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Children’s Hospital there were improvements in 1994 when an Outpatient Treatment Centre for haematology patients, including persons with haemophilia, a room adjacent to the surgical ward to enable parents of children to consult with doctors in privacy and a Bereavement Centre were made available. A particular difficulty arose in respect of dental equipment for the National Haemophilia Treatment Centre at St. James’s Hospital. Dental services were provided to persons with haemophilia by dentists from the Dental Hospital. There was a considerable delay in providing appropriate facilities and equipment which were required for that service. It seems to the Tribunal that this delay arose primarily from the general shortage of funds for health services in the late 1980s, but it was certainly contributed to by difficulty in locating and providing a suitable room in St. James’s Hospital to contain the dental equipment and facilities. The Tribunal heard evidence from Mr. Liam Dunbar who was Acting Chief Executive of St. James’s Hospital from 1985 to 1987 and Chief Executive Officer from 1987 until April 1995. His evidence gave the Tribunal a very clear picture of the financial stringency which applied during that period. The Tribunal is satisfied from his evidence that St. James’s Hospital, while recognising the constraints under which the Department of Health itself operated, made appropriate and realistic attempts to secure the necessary funding to improve the facilities for persons with haemophilia. The Tribunal is also satisfied that the interests and requirements of persons with haemophilia were fully and appropriately recognised by St. James’s Hospital in the difficult task of allocating the limited resources which were available to the hospital.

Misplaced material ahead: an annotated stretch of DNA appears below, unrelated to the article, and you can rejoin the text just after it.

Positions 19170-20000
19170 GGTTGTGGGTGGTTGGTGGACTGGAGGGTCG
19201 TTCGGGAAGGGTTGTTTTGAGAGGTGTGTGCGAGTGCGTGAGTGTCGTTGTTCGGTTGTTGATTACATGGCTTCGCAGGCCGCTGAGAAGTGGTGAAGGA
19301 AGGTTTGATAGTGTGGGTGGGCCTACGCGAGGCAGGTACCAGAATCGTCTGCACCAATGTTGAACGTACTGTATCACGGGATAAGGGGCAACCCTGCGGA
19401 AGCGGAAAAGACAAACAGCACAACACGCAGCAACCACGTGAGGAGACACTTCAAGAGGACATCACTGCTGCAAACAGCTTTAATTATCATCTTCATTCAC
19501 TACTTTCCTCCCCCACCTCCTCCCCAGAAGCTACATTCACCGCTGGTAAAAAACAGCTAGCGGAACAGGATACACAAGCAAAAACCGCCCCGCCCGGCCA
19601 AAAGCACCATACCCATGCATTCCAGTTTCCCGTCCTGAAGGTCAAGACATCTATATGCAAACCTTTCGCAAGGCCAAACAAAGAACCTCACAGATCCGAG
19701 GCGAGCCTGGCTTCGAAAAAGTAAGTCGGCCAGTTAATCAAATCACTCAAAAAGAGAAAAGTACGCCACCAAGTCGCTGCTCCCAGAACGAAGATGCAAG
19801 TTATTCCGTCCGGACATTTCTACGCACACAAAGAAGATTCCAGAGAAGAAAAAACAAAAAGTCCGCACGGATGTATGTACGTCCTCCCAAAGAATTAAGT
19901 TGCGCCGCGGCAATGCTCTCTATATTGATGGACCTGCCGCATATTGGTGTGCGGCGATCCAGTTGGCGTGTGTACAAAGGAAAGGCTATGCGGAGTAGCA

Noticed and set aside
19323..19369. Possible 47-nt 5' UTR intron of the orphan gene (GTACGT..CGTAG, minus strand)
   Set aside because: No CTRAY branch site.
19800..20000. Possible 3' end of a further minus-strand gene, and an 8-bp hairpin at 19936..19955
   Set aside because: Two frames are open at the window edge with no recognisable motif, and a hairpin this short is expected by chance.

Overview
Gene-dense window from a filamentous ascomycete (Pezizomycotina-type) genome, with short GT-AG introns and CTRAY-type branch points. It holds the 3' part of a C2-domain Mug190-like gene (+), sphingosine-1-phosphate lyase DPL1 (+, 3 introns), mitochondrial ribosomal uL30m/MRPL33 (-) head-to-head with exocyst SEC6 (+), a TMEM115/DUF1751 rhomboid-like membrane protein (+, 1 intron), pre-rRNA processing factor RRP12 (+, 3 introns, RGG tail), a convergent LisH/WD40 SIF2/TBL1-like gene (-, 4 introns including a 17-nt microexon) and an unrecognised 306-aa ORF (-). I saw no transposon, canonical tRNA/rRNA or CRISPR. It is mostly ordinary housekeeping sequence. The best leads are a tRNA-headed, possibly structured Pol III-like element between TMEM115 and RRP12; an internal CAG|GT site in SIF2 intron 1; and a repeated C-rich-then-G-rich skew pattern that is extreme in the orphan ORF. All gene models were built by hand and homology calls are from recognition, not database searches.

The Present Position The Tribunal heard evidence from Dr. Owen Patrick Smith, who was then the Director of the "National Centre of Inherited Coagulation Disorders", the successor to the National Haemophilia Treatment Centre. Dr. Smith also arranged for the Tribunal and all interested parties to visit the National Centre. The situation is now very happily unlike that which applied in the 1980s. The new centre is a state-of-the-art, purpose-built facility, appropriately staffed, of which Dr. Smith, and all associated with the centre are justly proud. At the time Dr. Smith gave evidence (27 April 2001), he stated that children were receiving treatment at the National Children’s Hospital in Tallaght but that it was intended that in future children requiring outpatient services would receive them at the National Centre in St. James’s and children requiring inpatient care would receive it at Our Lady’s Hospital for Sick Children in Crumlin.